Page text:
Valerius, a Roman emperor of the 4th century AD, issued the edict that bears his name and encouraged judges to condemn the ugliest in case of doubt.
The value of beauty lies not in the one who possesses it, but in the one who observes it. “Before the gaze, the landscape was only territory”, says Joan Nogué.
There are animals that are also sensitive to beauty, so there must be some evolutionary advantage in this, and this has to do with sexual selection. Through the exhibition of beauty we seek to attract attention, to arouse a fascination that conditions the search for a partner.
Humans have been able to shift from natural beauty to artistic beauty. Already the first lithic tools had an aesthetic background that accompanied the practice, an extra that generated admiration and offered sexual advantage.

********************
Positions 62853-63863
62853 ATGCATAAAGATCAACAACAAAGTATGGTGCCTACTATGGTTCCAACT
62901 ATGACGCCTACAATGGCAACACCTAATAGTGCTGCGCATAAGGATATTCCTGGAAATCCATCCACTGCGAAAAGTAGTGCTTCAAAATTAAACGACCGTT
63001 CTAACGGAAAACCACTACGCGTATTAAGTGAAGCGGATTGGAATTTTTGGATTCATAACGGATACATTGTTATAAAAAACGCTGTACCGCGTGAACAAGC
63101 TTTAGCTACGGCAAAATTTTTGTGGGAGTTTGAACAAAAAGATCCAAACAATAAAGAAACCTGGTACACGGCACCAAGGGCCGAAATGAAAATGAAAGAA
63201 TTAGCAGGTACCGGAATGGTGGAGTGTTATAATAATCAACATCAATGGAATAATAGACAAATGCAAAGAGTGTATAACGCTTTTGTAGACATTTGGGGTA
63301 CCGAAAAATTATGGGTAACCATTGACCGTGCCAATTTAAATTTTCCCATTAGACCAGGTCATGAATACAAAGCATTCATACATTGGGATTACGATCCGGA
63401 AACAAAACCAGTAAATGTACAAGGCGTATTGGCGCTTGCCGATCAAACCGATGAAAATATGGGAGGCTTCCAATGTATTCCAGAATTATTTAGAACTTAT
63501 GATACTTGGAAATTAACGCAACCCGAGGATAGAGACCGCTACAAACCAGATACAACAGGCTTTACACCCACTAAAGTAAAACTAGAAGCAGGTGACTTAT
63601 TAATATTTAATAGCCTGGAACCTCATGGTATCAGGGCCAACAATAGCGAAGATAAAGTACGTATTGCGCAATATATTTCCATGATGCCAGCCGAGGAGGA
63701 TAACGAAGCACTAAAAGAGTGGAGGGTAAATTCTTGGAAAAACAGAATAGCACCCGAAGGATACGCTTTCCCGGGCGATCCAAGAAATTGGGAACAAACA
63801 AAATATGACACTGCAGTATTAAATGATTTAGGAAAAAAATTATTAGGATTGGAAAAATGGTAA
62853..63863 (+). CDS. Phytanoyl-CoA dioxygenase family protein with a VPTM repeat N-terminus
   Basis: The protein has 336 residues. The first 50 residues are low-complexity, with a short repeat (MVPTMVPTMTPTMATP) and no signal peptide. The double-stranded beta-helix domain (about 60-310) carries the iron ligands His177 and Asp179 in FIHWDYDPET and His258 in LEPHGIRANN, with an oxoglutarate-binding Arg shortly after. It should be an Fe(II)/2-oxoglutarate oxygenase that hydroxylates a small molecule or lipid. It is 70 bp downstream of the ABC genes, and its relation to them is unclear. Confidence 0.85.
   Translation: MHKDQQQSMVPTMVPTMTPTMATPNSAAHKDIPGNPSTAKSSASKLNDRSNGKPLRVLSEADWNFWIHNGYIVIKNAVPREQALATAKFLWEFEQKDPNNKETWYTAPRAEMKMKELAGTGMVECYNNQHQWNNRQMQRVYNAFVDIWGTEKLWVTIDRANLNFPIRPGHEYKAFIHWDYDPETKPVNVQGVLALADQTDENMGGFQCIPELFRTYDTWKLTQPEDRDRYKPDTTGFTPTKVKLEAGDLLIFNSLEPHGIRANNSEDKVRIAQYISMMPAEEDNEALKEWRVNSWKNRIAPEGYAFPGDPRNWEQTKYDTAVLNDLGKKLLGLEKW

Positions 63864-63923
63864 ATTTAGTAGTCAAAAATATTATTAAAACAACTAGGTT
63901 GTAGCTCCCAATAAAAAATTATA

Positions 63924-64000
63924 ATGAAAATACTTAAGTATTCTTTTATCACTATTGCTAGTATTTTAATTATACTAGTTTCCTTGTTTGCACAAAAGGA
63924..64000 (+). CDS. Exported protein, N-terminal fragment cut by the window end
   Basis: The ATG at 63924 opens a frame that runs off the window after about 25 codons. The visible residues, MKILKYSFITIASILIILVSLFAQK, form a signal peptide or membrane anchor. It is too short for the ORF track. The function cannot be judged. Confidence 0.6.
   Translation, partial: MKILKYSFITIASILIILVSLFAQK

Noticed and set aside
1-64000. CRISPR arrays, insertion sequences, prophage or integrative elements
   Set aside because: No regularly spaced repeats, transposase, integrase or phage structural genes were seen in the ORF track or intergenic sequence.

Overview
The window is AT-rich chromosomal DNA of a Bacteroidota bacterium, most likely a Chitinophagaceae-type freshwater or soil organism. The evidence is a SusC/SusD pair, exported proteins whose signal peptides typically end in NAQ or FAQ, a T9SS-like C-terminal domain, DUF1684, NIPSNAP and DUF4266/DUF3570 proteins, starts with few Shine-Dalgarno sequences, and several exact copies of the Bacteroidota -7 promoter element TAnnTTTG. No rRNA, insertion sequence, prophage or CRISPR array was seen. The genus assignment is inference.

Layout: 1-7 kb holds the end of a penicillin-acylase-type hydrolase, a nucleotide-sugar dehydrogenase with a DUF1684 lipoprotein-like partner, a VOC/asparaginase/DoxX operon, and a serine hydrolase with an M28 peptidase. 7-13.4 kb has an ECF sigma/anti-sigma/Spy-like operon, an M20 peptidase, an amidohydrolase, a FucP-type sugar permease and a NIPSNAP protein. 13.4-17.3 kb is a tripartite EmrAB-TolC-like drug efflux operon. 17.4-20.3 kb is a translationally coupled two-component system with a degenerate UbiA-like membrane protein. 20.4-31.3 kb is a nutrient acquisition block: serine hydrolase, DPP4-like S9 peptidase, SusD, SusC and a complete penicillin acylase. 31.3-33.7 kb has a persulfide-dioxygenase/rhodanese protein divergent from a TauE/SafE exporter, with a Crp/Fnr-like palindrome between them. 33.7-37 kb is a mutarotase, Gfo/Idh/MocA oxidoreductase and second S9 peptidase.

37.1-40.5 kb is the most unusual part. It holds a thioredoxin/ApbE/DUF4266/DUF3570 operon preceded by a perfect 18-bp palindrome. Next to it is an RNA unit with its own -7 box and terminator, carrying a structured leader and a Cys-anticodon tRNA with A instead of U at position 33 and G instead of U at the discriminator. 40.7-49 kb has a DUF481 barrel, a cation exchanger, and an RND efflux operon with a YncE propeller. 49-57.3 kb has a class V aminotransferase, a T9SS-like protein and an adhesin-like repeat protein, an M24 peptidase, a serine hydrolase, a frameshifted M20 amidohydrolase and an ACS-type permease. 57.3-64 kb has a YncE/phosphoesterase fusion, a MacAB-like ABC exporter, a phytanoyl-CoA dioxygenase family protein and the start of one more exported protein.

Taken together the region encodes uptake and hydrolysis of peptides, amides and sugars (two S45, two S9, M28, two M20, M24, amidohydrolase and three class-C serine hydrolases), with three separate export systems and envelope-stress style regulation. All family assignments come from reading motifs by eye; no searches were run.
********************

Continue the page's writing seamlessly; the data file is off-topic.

There are canons of beauty with an important cultural component, even temporary, but there are others that are universal. We know that certain landscapes reflecting Pleistocene Africa (trees, animals, water, foliage) are admired by all known cultures.
Beauty moves. Embrace romanticism, without complexes.